Her colleague and lawyer, Nyan Win who is a spokesperson of the National League for Democracy (NLD), said, “We always hope she can celebrate her birthday together with people freely. We are very sorry that we will not have this opportunity.”
“My birthday wish for her is that I hope everyone who loves her will always support her and call for her release,” Nyan Win said.
Suu Kyi will be 65 on Saturday. She has spent 15 of the past 21 years under house arrest in her lakeside home.
Suu Kyi's party will also hold a birthday event in Rangoon on Saturday. The party will offer food to monks, make donations to needy people and provide school material to students.
World leaders as well as her Burmese supporters called for her immediate release to mark her 65 birthday which will be celebrated around the world.
The Eldersa group of eminent global leaders founded by South African Nobel Peace laureate Nelson Mandelacalled on Asean and the international community to assist the government, the opposition, ethnic minorities and religious groups in Burma to begin a UN-led process of reconciliation.
The Elders includes former United Nations secretary-general Kofi Anan, ex US president Jimmy Carter and South African Archbishop Desmond Tutu.
Jimmy Carter, the former US President, said: “Aung San Suu Kyi is a global symbol of moral courage in the face of repression. As she spends yet another year in captivity, we urge the world, and especially Burma’s partners in Asean [Association of Southeast Asian Nations], to recognize that it is an oppressive and misguided regime that excludes her and thousands of other political activists from playing a part in their country’s future.”
Desmond Tutu, South African Nobel Peace Prize laureate, said, “National processes in Burma have been usurped by the military government. They do not serve the people. The elections due later this year will not be any different. With such deep fractures in society, the country needs an avenue for dialogue. Without a way to talk and reconcile with one another, the people will never achieve the peace and prosperity they deserve.”
Mary Robinson, the former president of Ireland and former UN High Commissioner for Human Rights, said: “My fellow Elders and I believe it is time to document systematically the crimes allegedly being committed against the people by the military government.”
Also, Martti Ahtisaari, the former president of Finland and Nobel Peace Laureate, said, “Neighboring countries have already experienced the effects of conflict in border areas and have the greatest interest in trying to prevent future instability. The international community should also make every effort to help Burma’s divided peoples to find a peaceful and prosperous way forward.”
Tomás Ojea Quintana, the former UN special rapporteur on human rights in Burma, said, “I urge the government of Myanmar [Burma] to heed the call of an independent United Nations human rights body to immediately release Daw Aung San Suu Kyi.
“I also call upon the government to release all prisoners of conscience in order to create the conditions for an inclusive election process and to demonstrate that it intends to take a more serious and sincere approach to its international obligations to uphold human rights.”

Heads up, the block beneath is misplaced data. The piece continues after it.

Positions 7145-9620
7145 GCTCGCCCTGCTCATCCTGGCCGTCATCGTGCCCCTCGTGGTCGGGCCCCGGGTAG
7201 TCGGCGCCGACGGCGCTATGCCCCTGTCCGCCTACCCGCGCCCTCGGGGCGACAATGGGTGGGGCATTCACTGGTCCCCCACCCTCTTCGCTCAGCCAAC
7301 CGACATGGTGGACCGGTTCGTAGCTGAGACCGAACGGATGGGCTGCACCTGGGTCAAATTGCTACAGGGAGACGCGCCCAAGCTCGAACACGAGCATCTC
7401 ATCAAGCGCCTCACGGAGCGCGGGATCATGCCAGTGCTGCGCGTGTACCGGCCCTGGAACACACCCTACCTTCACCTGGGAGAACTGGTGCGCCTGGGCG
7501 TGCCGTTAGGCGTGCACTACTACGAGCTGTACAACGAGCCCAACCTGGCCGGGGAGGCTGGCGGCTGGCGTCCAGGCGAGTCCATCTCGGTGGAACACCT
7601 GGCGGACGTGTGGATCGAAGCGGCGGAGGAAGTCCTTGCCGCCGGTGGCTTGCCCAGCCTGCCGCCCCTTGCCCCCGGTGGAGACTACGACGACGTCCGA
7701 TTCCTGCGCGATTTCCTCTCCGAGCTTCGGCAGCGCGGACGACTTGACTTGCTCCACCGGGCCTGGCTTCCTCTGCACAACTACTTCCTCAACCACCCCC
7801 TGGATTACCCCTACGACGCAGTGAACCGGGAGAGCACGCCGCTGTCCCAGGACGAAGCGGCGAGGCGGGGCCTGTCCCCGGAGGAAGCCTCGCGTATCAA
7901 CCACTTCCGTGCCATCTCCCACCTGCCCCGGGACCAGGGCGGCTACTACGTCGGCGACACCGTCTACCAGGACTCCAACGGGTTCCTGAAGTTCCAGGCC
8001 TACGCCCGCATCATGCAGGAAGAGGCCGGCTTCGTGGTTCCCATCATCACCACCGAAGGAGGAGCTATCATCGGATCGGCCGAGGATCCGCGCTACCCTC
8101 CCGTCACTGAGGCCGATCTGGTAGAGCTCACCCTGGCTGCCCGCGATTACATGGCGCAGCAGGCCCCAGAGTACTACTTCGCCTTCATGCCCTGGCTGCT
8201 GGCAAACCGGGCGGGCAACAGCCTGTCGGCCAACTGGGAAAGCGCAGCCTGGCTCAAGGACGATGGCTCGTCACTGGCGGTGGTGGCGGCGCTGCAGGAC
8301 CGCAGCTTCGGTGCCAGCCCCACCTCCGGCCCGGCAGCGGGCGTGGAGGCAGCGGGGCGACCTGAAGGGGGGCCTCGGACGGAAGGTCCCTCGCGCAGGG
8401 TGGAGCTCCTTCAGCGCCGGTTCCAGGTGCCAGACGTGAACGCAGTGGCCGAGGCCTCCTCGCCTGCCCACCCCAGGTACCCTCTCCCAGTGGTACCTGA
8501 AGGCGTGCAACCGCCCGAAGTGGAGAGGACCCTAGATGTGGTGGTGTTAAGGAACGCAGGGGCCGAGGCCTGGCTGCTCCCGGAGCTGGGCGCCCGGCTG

The Canadian ambassador to Thailand, Ron Hoffmann, said that his country will continue to support Suu Kyi and Burma's democratic struggle while the nation imposes strong economic sanctions against the Burmese regime.
Among the the last of the personal handwritten letters by Britain's former prime minister, Gordon Brown, after his resign on May 11, were two addressed to Nobel Peace Prize laureates Mandela and Suu Kyi.
In his letter to Suu Kyi, Brown wrote: “This is one of the last letters I write as prime minister, and I want it to be to you, to champion your cause for democracy in Burma and to say I will do everything I can to support you. You are, for me, what courage is, and I will fight for you to be free and your people [to be] free.”
Saturday June 19, 2010
Prisoner of conscience Suu Kyi turns 65
Yangon, Jun 19 (AFP): Myanmar democracy icon Aung San Suu Kyi on Saturday marks her 65th birthday under house arrest as activists hold protests around the globe and world leaders call for the ruling junta to free her.
The military regime has kept the Nobel Laureate in detention for almost 15 years and she has been barred from running in upcoming elections that critics have denounced as a sham aimed at entrenching the generals' power.
Even so, the woman known in Myanmar simply as "The Lady" remains the most powerful symbol of freedom in a country where the army rules with an iron fist.
The opposition leader is expected to spend a quiet day at her lakeside mansion, where she lives with two female assistants, cut off from the outside world without telephone or Internet access.
Her supporters plan to throw a small party at one of their houses in northern Yangon in her absence.
Members of her National League for Democracy are planting about 20,000 saplings around Myanmar to mark her birthday and plan to send spicy food to her home to share with workers doing renovations.
"We believe Daw Aung San Suu Kyi's political spirit will keep growing as long as the trees grow," said lawyer Aung Thein, an active NLD figure. "Daw" is a term of respect in Myanmar, formerly known as Burma.
Events to mark her birthday are scheduled in cities around the world, ranging from candlelight vigils in Tokyo and Auckland to a solidarity rally in Washington.
Supporters have also posted messages of support on Facebook and other websites.
Suu Kyi's party won the last vote in 1990 but was never allowed to take office. A UN working group this week pronounced her detention a breach of international human rights law, prompting new calls for her release.